Wednesday, November 19, 2014
If you haven't had a chance, check out this recent article by Alticast's Direction of Product Management on Cloud technology.
The Cloud Is on the Horizon | Multichannel
Monday, November 17, 2014
If you’re at all thinking of rolling out a Cloud DVR service you need to listen to Light Reading’s recent webinar “Sunny Skies for Cloud DVR?”. Our CTO John Carlucci is one of several industry luminaries who examine the benefits and challenges of implementing a Cloud DVR service.
Even if you’re not already thinking about Cloud DVR, you really owe it to yourself to still listen to the webinar to understand its potential to reduce subscriber churn, trim capital costs and deliver a more personalized TV Everywhere viewing experience.
Some highlights include:
- You don’t have to millions of subscribers to be successful. An economically viable Cloud DVR service can have as few as 50,000 subs.
- Unlike STB-based DVRs, which can only simultaneously record as many programs as they have tuners, there’s essentially no limit to how many simultaneous programs Cloud DVR can record.
- Cloud DVR reduces subscriber churn – Telefonica has seen substantial reductions in churn which is attributed to their popular Cloud DVR service.
- Providing content from the Cloud allows operators to take advantage of IP content delivery to HDMI dongles and other emerging CPE that are smaller, portable and which consume less power.
- Local ad insertion doesn’t have to be affected by a Cloud DVR service, ensuring that this important revenue stream is maintained.
- Cloud DVR can provide a personal vault for User Generated Content (UGC). As users increase the content they want to keep in the cloud, operator can add a new revenue stream by selling additional storage space.
The largest operators are setting the pace with Cloud DVR offerings while breaking ground by improving efficiencies, establishing best practices and driving down the costs.
Cloud DVR is a future proof method for expanding viewer services. Planning for spinning up this service should be on the horizon for any operator that serves up content.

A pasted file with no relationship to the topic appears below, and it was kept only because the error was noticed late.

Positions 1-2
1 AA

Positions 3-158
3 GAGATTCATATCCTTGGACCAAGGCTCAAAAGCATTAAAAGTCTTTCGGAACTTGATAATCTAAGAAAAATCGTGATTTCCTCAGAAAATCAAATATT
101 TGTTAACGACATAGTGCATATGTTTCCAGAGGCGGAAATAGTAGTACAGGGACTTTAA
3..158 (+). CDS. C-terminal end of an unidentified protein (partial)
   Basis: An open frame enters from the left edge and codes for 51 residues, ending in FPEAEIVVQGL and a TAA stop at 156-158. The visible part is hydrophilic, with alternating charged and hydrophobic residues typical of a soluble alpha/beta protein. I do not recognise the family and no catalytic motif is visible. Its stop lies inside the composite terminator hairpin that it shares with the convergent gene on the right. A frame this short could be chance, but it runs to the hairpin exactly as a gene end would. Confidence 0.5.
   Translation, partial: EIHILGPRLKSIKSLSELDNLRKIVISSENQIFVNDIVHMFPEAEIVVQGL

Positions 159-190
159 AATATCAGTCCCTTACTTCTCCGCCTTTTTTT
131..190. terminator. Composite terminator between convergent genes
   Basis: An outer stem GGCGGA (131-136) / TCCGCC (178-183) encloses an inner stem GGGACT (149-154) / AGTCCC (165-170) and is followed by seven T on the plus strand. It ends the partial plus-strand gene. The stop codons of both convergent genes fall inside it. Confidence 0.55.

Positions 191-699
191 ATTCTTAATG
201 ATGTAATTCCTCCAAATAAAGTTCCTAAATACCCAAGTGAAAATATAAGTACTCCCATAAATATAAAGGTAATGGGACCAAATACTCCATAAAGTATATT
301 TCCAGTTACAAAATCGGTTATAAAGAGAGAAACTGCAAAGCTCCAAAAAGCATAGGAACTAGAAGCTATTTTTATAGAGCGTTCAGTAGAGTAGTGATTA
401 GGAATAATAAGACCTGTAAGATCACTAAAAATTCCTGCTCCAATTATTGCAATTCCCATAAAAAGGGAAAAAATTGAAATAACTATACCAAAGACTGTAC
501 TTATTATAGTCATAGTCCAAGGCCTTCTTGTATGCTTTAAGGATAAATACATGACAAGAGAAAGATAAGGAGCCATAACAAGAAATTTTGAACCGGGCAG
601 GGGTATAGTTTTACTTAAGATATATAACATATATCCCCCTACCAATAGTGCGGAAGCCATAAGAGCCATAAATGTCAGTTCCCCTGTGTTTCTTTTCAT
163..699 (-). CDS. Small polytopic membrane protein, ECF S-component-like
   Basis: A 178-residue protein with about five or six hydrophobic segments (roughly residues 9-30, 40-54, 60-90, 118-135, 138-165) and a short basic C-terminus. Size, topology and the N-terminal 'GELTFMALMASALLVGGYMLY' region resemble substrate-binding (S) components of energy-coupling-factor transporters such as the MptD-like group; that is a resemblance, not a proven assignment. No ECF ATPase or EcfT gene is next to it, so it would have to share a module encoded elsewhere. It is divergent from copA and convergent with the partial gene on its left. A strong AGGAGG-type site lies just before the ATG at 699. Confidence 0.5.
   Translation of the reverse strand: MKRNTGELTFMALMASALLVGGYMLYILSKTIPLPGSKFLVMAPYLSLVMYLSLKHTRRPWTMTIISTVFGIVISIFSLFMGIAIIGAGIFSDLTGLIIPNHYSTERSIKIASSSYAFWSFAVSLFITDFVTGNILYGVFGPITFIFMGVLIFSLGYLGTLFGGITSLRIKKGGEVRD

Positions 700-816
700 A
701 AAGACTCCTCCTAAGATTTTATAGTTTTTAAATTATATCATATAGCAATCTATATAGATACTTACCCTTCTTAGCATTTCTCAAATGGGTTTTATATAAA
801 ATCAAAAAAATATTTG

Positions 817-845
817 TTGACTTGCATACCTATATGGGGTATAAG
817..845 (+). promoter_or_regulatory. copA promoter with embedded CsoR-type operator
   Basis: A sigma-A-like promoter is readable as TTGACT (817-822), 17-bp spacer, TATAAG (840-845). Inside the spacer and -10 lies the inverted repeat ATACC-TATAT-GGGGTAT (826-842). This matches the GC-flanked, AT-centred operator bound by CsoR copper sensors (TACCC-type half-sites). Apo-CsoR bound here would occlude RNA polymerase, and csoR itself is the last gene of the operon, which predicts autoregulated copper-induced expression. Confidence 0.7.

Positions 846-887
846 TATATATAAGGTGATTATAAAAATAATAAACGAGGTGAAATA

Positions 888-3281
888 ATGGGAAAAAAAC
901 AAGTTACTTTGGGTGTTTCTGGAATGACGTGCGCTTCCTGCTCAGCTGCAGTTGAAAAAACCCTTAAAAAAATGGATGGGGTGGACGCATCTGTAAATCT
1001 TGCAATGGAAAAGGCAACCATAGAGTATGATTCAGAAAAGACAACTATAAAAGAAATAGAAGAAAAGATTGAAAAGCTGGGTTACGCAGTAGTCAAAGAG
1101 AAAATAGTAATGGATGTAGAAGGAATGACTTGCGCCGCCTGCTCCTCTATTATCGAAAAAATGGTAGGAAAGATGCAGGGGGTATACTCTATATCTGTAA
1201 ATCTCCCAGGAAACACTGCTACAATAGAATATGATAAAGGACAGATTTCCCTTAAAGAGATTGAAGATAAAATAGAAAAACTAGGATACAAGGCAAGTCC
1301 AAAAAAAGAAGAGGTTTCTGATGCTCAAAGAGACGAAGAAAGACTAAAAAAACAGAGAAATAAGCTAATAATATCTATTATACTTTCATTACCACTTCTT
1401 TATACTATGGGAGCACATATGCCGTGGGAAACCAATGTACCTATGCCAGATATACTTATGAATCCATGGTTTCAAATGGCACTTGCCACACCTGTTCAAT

Monday, November 10, 2014
If you haven’t already watched the Broadband Technology Report’s recent roundtable of industry CTOs – including our own John Carlucci – you’re in luck as you can still watch it here.
It’s an interesting and informative discussion as the three cable veterans talk about the state of the industry and what’s it its future.
Some highlights include:
- The Cloud is for real and moving beyond hype as MSOs are increasingly taking advantage of it – growing Cloud DVR deployments are an excellent example of this trend
- As much as the Cloud is taking hold in cable, hardware isn’t going away any time soon. As John points out, “I’m still waiting for analog to go!”
- Far from eliminating hardware, the potential of the Cloud may spur a new generation of subscriber devices that enable MSOs to offer more compelling services
- While no one thinks DOCSIS 3.1 is far off, it may in fact be closer than we expect
These are only a few of the topics discussed during this engaging roundtable which is well worth 30 minutes of your time
Monday, November 3, 2014
As expected, I heard about a lot of cutting-edge technologies at Cable-Tec. While – as you might expect – the Cloud was a hot topic, what really struck me were a few whispers about the Internet-of-Things (IoT). While nothing imminent nor distinct was mentioned, it made me glad to know I’m not the only one pondering what a world with tens of billions of connected devices could mean for operators.
Yes, I wrote tens of billions.
The numbers don’t come from me, but from the analysts at Gartner and ABI Research. ABI expects there to be more than 30 billion devices wirelessly connected to the IoT by 2020, while Gartner is more conservative projecting a still massive 26 billion devices in 2020.
I may be biased, but I think cable is in an excellent position to both facilitate and profit handsomely from the impending IoT revolution.
From its humble beginnings, cable has invested in technology. We’ve seen one-way networks suitable only for the delivery of analog programming transformed into two-way, fiber-rich “smart pipes” with the capacity to deliver a plethora of digital video, telephony, high-speed data and even home security services to consumers and businesses. Unlike satellite operators, cable is continually finding new ways to leverage its networks to deliver its own services, rather than charge smarter guys for leasing its bandwidth.
What’s more, when you think about some of the key requirements of the IoT, you realize that cable is indeed well positioned. The need for reliable two-way bandwidth is obvious, and likely you recognize that the robust quality of service (QoS) capabilities IoT will require are already proven in cable. Additionally, security is of paramount concern, and clearly cable has decades of experience securely delivering content to millions of subscribers. Then consider that cable passes tens of millions of homes and businesses across the country and that operators are rapidly expanding their deployments of public Wi-Fi hotspots and you’ll probably come to the same conclusion I have: IoT represents a tremendous opportunity for operators.
Clearly we’re at the beginning of a revolution, with a lot of work first needing to be done by standards bodies, the vendor community, regulators, operators, chip companies and many others, but IoT is coming and it’s good news for operators.